RCL Exclusive

Howard Jones and the Importance of Staying Poptimistic

Once synonymous with 1980s synth, the musician strips down to basics for new tour.

Music By

One of the greatest artifacts of ‘80s music is a grainy YouTube video, likely many generations removed from its original VHS source, showing a scene from the 1985 Grammy Awards. In it, four men stand completely surrounded by what looks to be the cockpit of a spaceship; banks of keyboards and electronic instruments. A robotic voice asks the players to identify themselves: Herbie Hancock, Thomas Dolby, Stevie Wonder and a man in a canary-yellow suit playing a keytar: Howard Jones.

The quartet proceeds to play a medley of their electro-driven ‘80s hits: Hancock’s “Rockit,” Dolby’s “She Blinded Me With Science,” Wonder’s “Go Home” and Jones’ “What Is Love?” It ends, inexplicably and fabulously, with synthesized fifes and snare drums playing “America the Beautiful,” as Dolby parades around the stage waving a conductor’s wand.

To many viewers today, the most mind-boggling part of the performance is probably not the patriotic” finale but the presence of the man in the yellow suit. At the time, Jones was a rising star of British new wave, in the midst of an impressive string of transatlantic hits: “New Song,” “Things Can Only Get Better,” “Life in One Day” and his best-known song, “No One Is to Blame.” Today, for reasons as fuzzy as those decayed VHS transfers, Jones’ name seldom comes up in conversations about the best synth-pop of his era. But it should.

One of the best ways to appreciate Jones’ talent, ironically, is to hear him play his old hits without the benefit of synthesizers. I was able to do just that on February 3rd, when Jones came to Los Angeles on his current tour, “The Songs and the Stories.” At the concert, Jones performed solo, accompanying himself on an electric piano, which the classically trained musician wields with a skill that belies his reputation as one of the ‘80s’ biggest champions of electronic music. Stripped of drum machines and the distinctive gurgles and stabs of analog synths, Jones’ songs reveal their melodic and rhythmic ingenuity. “Life in One Day” becomes a jaunty calypso tune; the call-and-response chorus of “Things Can Only Get Better” feels even more life-affirming.

“Life-affirming” is a good way to sum up Jones’ music. A thread of relentless optimism runs through all his work, even on more melancholy songs like “No One Is to Blame,” which resolves its unrequited yearning in warm chords and the reassuring koan of its title (and, in its radio-friendly single version, the cozily familiar drum fills of Phil Collins). That positivity sometimes made him a punching bag in the press — especially in England, where critics were more inclined to celebrate the gloom of New Order and Depeche Mode than a man who cavorted in his live shows with a mime and penned lyrics like “Try and enjoy the here and now/The future will take care of itself somehow.”

To that end, he’s continued to release new music, both of the electronic and acoustic variety. And some of it is quite good; on his current solo tour, one of the evening’s most moving moments comes courtesy of “Soon You’ll Go,” a song written for his daughter as she entered adulthood that appeared on his 2009 album Ordinary Heroes as a piano ballad accompanied only by strings and a male choir. Like the best Howard Jones songs, it’s unabashedly earnest and heartfelt in a way that many critics would no doubt read as maudlin — but that’s also part of its charm. It’s the work of a man who, as he proudly proclaimed on his first single, “New Song,” doesn’t want to be “hip and cool.”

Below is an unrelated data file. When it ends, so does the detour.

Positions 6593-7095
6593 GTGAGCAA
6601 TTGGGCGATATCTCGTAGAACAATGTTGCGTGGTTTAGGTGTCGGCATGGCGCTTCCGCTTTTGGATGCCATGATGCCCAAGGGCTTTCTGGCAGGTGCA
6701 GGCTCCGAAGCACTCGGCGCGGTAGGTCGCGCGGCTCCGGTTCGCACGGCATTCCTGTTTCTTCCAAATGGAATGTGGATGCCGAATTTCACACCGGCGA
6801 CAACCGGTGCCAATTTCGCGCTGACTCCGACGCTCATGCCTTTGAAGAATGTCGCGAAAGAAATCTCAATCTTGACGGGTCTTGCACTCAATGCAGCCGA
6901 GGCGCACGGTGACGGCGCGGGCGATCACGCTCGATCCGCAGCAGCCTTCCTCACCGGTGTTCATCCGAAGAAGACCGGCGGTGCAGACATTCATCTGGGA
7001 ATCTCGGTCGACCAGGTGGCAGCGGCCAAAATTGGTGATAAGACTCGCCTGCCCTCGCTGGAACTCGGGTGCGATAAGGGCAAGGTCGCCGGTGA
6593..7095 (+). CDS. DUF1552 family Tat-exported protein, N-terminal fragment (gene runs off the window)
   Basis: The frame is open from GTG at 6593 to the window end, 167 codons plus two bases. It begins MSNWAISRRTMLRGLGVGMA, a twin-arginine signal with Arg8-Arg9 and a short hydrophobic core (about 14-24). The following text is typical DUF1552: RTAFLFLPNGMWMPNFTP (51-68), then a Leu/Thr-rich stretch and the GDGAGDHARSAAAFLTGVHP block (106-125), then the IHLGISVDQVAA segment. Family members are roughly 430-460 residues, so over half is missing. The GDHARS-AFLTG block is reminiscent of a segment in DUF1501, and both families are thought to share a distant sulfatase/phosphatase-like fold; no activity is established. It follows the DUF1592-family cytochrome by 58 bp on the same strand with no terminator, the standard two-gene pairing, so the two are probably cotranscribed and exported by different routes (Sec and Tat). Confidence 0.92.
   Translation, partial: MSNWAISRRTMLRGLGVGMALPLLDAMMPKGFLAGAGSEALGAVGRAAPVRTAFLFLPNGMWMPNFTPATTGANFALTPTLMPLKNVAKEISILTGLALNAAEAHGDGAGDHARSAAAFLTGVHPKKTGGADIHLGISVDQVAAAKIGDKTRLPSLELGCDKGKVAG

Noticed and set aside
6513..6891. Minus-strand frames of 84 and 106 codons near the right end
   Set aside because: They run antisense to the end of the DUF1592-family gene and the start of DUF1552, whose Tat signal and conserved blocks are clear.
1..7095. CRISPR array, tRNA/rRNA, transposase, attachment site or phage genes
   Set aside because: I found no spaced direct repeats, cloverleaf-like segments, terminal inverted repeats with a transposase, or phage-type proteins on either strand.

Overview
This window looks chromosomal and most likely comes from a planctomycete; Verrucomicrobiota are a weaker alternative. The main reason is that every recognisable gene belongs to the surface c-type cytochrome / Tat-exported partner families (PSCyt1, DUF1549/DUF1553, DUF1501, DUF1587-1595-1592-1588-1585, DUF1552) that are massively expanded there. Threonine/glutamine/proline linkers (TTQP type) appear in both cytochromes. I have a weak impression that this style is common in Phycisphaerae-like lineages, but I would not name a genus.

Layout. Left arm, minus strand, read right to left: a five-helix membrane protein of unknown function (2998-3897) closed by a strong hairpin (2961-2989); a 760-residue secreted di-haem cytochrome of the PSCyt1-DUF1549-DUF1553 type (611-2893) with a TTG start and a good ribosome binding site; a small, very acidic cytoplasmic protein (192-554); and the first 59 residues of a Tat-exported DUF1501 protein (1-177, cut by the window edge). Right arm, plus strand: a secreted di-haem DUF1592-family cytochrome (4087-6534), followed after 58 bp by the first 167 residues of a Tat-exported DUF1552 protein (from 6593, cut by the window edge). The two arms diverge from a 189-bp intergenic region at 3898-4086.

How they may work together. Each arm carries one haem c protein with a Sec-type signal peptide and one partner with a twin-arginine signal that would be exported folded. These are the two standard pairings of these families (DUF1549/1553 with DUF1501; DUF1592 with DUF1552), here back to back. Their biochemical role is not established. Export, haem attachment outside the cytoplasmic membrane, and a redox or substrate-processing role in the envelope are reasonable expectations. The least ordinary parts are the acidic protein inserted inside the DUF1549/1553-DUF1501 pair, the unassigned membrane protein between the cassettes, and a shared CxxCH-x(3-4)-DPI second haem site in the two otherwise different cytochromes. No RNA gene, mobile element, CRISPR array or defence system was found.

I was reminded of this by Jones himself when I interviewed him ahead of his current solo tour. “I was much more taken seriously here in the States,” he noted of his early career. “It’s much more of a problem for me back home in England. … But that’s fine. It served me well. When you get attacked, it gives you more power to fight back [and] prove them all wrong.”

Many of Jones’ contemporaries weathered similar critical lashings, only to later be celebrated, especially as the so-called “Poptimism” movement among music writers made it less fashionable to view commercial success as artistically suspect. So far Jones hasn’t enjoyed the same rehabilitation as Duran Duran or Tears for Fears, but he insists he’s not concerned about such things. “I’m honestly not bothered about that. I just do what I do. I’m not chasing anything. I’m not chasing any recognition or accolades or awards. I’m just doing what an artist should do, which is be who they are and stick to their guns.”

Or does he? When Jones sang that lyric at the show I saw, he cheekily interjected, “No, no, I do want to be hip and cool.” Elsewhere in the set, he described playing the 1985 charity mega-concert Live Aid but expressed regret that he wasn’t asked to be part of “Do They Know It’s Christmas?”, the star-studded single that preceded it. “I don’t think I was really part of that ‘80s scene enough,” he told the audience. “I was always a bit of an outsider. I apologize for that and I’m working on it.”

Jones played one cover in his set: “Careless Whisper,” by yet another ‘80s group, Wham!, once dismissed by critics and later celebrated, even before George Michael’s death, as one of the decade’s greatest acts. Whether Jones himself will someday be included in that company, or forever be “a bit of an outsider,” remains to be seen — but I think it’s only a matter of time before his catalog gets the wider recognition it deserves. If there’s one thing I’ve learned from being a Howard Jones fan all these years, it’s how to remain optimistic.